D11 has been used extensively to detect IsoLG-adducted proteins in cells or tissues as a marker for inflammation or oxidative stress in disease8,9,20. Previously, D11 contained an E tag and IHC development required the use of a secondary anti-E tag antibody conjugated with HRP10,20,21. Here, we have developed and optimized protocol for detection of IsoLG-adducted proteins using the D11 antibody conjugated with alkaline phosphatase in place of the E-tag, which eliminates the need for a secondary antibody incubation.

To determine the specificity of D11-AP, four negative control experiments were performed. We performed the protocol without the presence of D11 and had minimal development. These results have a two-fold indication: endogenous alkaline phosphatase is not contributing to development, and the staining observed is due to D11 and not another contributing factor. Next, we stained slides with the AP linker without D11. This experiment resulted in little staining, which indicates free AP or other factors in the periplasmic extract is not causing the stain we observe in the presence of D11. To ensure the specificity of D11 to IsoLG, we preincubated D11-AP with purified IsoLG before staining slides. We saw a decrease in development which indicates that the D11-AP was bound to IsoLG protein, thus exhausting the amount of free D11-AP to bind to IsoLG present in the tissue. Finally, to ensure D11-AP was binding to IsoLG and not the MSA protein IsoLG was bound to, we preincubated D11-AP with MSA only. There were no changes in development, indicating D11-AP was not binding to MSA but the IsoLG protein. Lastly, researchers developing the staining protocol were blind to hypertensive status of human intestinal tissue. The differences in staining observed between patients with hypertension and patients with normotension were not due to bias and have been previously described22,23.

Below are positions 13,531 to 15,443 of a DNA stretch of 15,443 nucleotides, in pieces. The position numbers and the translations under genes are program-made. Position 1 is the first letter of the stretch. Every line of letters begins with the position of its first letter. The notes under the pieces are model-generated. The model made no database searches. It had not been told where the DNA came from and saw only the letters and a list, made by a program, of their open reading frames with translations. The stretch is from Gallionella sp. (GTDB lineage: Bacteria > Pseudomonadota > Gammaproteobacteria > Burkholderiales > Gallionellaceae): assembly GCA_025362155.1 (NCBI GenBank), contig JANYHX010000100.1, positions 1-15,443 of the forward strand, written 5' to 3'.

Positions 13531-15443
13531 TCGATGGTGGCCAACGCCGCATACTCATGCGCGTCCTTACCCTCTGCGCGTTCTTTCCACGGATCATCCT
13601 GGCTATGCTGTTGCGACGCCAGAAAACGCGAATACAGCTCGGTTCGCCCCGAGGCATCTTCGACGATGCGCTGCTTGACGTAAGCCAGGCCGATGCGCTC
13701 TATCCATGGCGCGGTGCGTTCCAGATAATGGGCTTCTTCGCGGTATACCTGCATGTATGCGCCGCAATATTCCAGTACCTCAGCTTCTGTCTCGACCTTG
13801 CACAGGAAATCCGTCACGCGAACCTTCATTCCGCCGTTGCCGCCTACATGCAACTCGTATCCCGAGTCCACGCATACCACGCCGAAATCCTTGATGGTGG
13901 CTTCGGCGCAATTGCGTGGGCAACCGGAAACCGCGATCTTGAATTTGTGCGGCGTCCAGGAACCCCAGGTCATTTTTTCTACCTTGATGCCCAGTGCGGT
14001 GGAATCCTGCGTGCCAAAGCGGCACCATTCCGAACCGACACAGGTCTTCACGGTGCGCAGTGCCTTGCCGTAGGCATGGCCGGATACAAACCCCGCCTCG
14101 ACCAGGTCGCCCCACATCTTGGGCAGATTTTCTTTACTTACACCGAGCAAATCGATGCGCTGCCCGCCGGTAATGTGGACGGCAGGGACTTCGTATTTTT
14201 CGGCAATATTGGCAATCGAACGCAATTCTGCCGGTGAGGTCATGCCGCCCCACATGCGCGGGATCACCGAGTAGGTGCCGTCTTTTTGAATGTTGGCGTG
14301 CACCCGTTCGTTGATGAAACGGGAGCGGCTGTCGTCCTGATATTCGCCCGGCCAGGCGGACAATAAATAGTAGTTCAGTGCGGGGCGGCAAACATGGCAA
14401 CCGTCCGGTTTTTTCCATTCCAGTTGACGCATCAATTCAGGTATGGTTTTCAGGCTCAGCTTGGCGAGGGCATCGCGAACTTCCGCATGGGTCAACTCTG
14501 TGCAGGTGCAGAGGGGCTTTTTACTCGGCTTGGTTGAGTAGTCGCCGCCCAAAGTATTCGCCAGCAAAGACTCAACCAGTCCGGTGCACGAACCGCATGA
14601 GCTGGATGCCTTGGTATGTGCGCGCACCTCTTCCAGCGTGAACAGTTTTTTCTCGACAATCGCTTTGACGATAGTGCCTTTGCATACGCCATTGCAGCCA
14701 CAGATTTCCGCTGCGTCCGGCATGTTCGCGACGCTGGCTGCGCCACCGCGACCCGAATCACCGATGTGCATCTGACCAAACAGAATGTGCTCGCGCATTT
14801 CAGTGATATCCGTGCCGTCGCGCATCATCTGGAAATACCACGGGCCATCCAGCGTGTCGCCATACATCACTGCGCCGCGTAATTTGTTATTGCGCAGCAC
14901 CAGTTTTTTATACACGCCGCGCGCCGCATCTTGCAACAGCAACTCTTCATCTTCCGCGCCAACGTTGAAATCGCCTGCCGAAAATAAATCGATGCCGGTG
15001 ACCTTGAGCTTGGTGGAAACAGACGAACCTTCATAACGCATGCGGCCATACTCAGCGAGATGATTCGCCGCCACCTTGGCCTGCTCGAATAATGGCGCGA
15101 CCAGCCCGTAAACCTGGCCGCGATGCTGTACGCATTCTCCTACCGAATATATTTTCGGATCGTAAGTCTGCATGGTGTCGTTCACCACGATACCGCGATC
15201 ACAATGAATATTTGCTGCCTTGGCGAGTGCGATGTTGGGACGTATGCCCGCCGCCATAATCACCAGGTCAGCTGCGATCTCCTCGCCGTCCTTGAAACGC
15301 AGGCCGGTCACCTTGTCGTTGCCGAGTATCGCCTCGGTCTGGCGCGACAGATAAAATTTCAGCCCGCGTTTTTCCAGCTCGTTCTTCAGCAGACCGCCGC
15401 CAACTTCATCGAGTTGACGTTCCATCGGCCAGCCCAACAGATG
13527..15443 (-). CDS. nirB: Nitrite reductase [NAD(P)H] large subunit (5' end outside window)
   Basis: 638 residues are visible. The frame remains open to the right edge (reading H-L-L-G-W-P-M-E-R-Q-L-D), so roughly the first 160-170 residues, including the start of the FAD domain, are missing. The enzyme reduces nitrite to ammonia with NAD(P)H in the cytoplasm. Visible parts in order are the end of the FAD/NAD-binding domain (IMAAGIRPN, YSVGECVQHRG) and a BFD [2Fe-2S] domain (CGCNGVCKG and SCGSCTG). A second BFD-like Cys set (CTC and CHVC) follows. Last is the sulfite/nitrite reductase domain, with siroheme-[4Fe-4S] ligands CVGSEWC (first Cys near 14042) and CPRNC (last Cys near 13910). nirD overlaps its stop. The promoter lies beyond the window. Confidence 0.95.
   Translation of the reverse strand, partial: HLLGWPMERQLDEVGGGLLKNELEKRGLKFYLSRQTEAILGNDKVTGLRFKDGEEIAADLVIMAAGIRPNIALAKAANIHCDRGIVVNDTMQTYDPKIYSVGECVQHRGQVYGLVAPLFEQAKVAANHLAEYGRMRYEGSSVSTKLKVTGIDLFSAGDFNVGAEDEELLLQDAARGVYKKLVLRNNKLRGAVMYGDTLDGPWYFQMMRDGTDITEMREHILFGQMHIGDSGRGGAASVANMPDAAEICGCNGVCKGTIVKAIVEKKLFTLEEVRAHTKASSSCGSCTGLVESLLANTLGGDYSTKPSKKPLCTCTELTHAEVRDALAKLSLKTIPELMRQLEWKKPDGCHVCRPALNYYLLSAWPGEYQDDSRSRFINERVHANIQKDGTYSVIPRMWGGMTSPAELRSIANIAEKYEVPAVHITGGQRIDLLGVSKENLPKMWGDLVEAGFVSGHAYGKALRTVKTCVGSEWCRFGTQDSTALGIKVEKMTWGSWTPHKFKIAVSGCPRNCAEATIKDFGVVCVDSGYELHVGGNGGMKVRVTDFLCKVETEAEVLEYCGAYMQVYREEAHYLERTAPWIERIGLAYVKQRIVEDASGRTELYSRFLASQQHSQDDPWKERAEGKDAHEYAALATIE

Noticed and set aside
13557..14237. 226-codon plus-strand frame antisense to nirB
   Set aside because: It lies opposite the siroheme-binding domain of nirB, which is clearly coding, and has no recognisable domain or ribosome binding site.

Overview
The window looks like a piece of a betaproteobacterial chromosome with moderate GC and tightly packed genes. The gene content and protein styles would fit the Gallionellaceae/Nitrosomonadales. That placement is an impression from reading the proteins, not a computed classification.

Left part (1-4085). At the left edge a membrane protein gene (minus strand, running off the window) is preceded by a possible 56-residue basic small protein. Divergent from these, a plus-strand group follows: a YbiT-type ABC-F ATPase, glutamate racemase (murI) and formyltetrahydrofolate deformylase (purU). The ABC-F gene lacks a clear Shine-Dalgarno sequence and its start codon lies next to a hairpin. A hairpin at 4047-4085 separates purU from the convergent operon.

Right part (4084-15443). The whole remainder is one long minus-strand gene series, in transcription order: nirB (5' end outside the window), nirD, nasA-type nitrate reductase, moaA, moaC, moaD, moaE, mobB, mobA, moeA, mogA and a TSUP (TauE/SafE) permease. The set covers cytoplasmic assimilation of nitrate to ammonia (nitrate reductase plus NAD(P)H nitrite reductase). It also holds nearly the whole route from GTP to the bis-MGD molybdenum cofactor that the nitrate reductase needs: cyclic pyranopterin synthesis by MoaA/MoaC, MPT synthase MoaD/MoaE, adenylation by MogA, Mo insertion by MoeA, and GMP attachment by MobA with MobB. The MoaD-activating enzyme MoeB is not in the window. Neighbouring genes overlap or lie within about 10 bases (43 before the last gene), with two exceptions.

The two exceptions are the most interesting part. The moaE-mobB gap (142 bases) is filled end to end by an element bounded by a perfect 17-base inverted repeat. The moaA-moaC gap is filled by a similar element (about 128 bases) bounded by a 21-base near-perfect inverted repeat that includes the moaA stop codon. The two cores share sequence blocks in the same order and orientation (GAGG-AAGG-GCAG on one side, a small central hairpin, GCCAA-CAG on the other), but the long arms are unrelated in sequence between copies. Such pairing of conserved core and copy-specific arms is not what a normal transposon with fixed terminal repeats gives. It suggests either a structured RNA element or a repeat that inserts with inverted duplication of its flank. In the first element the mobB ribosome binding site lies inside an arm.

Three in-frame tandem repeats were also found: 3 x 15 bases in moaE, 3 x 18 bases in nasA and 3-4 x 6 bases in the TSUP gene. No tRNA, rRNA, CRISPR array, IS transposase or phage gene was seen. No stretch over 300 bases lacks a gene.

Although our protocol for detection of IsoLG-adducted proteins using the D11 antibody conjugated with alkaline phosphatase in place of the E-tag is rigorous and robust and eliminates the need for a secondary antibody incubation, it has some limitations. One limitation is that we used D11 conjugated with alkaline phosphatase in the periplasmic extract, and there could be false staining of endogenous alkaline phosphatase in the periplasmic extract or certain tissues, such as intestine24. However, the first step to develop this protocol included disabling endogenous alkaline phosphatase that may be present in tissues25. Initially, cold acetic acid, BME, and Levamisole26 were tested for efficiency. None of these completely diminished the presence of active endogenous alkaline phosphatase. Heat has been used to deactivate alkaline phosphatase27, so we tested heat deactivation of alkaline phosphatase in different buffers. We found heating mounted and hydrated slides in citrate buffer eliminated most endogenous alkaline phosphatase. Slides were developed initially using a Chemiluminescent/Fluorescent Substrate, but when imaged without this substrate, there was a high amount of autofluorescence. VectorRed is a substrate which develops in the presence of alkaline phosphatase to produce a chromogen which can be visualized in the Texas Red/TRITC channel range. Using this substrate, we were able to more easily observe signal above background autofluorescence. Care should be taken during the staining process to minimize artifactual staining. Drying of tissues on slides after hydration until imaging has resulted in heightened development. D11-AP should be aliquoted and stored at -20 °C. Multiple freeze-thaw cycles should be avoided when working with D11-AP. Phosphate-buffered saline (PBS) can also affect the enzymatic activity of alkaline phosphatase and should not be used as a wash buffer28. As with any antibody-based approach, thorough testing and optimization must be carried out to ensure that staining is specific, and that signal is not over or under amplified.